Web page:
Technical Article

Data Lake vs. Big Data for Industrial Applications

December 09, 2021 by Antonio Armenta

This article teaches the definitions of big data and data lake, how to use them together, and industrial applications.

Data lake and big data are two modern terms often misconceived and used incorrectly. Due to the implied large volumes of data, these terms are sometimes used interchangeably. However, data lake and big data are different, even though their current definitions might not yet be fully established.


Figure 1. Modern data can come from many sources and be of different types. Image used courtesy of Analytics Vidhya


Let’s first look at a brief historical context. In the late 2000s, with the explosive growth of social media platforms, such as Facebook and Twitter, many data scientists began to realize the potential of such platforms for generating large amounts of valuable personal data. Consequently, new software applications were developed to facilitate data processing and analysis. One prominent example is Apache Hadoop, essentially a toolkit of open-source applications that can process big data levels of information.

In the next decade, the Internet of Things (IoT) entered the scene. This opened the doors for millions of more data sources that could provide insights into a person’s preferences and patterns, while also sending information about the product itself.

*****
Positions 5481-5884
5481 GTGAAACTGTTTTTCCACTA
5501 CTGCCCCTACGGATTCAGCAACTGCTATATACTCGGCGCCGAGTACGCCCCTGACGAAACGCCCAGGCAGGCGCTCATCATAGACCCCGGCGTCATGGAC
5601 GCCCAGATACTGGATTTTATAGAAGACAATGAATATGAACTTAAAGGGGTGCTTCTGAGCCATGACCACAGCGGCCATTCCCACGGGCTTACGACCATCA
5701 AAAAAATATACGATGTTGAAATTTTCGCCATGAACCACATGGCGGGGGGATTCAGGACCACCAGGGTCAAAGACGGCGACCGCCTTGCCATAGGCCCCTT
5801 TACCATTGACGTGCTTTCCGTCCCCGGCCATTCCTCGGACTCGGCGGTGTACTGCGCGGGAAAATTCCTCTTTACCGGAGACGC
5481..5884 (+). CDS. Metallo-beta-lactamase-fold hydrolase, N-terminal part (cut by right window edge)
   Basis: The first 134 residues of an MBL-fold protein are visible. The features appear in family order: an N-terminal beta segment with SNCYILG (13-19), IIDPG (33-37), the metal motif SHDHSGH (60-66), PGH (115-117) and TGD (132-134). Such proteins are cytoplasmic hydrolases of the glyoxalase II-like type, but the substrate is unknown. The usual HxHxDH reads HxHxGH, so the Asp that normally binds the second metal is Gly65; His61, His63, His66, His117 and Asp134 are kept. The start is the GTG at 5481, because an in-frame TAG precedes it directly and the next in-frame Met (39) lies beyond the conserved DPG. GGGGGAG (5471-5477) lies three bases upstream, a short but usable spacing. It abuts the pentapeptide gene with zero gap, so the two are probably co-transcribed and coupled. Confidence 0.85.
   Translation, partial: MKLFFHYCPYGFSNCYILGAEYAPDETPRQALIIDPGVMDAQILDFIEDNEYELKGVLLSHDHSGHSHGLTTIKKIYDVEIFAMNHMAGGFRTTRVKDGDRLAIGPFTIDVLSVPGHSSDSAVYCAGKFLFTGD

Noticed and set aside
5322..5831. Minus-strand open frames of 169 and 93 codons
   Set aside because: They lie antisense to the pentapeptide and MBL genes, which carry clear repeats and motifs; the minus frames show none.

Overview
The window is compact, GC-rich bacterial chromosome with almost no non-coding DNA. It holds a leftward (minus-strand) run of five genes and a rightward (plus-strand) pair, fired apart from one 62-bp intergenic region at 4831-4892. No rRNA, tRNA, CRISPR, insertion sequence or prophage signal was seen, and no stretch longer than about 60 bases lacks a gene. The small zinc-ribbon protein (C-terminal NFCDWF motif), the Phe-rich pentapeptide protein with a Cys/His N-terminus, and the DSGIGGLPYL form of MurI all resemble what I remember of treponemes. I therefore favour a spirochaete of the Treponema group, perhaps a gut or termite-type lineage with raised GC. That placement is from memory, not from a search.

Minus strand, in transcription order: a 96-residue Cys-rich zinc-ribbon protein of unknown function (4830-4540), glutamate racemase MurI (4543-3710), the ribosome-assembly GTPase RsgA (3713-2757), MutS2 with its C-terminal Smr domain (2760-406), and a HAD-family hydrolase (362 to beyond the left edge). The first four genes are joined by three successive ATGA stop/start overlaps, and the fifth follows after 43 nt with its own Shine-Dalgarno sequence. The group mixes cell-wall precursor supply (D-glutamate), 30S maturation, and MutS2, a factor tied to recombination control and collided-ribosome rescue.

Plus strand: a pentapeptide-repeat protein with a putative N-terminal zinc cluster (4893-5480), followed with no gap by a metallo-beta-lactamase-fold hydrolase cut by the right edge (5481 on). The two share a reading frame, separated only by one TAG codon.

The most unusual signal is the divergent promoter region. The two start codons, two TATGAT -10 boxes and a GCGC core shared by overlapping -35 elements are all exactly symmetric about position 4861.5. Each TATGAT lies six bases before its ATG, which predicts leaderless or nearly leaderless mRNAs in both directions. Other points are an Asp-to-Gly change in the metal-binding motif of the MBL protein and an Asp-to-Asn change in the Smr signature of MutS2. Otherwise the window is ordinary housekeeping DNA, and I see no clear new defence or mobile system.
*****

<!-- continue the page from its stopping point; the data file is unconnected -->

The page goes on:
Simultaneously, machine learning was making important advances and finding more practical applications in the industrial landscape. This resulted in an increased need to handle large volumes of data in the industries, particularly in automated processes.

All projections indicate that the overall amount of data available in the world will continue to expand at accelerated rates in the coming years. For reference, in 2016, the world passed the milestone of 1 Zettabyte of annual internet traffic generated. One Zettabyte equals 1 trillion Gigabytes.

Annual internet traffic is expected to surpass 3 Zettabytes in 2021. These projections, along with the expanded capabilities of cloud computing, indicate that the value and uses of big data (and data lakes) are perhaps only just beginning.


What is Big Data?

When looking at it simply from the perspective of volume, the definition of big data is a moving target. As the amount of data and storage space available continues to grow, so does the benchmark of what is considered large amounts of information.

Today, a data repository of 100 Terabytes in size or more is generally considered to be in the range of big data. Large data repositories such as those from social media platforms may be in the range of several Petabytes.

Another reference used to define big data is when the amount of information can’t be handled by traditional computer tools, such as SQL. For example, today, it is not uncommon for databases to reach 1 Terabyte in size annually. But, with SQL applications becoming more powerful, this magnitude of the database can still be managed; therefore, they are not typically considered big data.


Big Data’s 4V Model

So far, we have looked at the definition of big data from the perspective of volume. There are three other important factors to consider: velocity, variety, and veracity. These, together with volume, form the 4V model.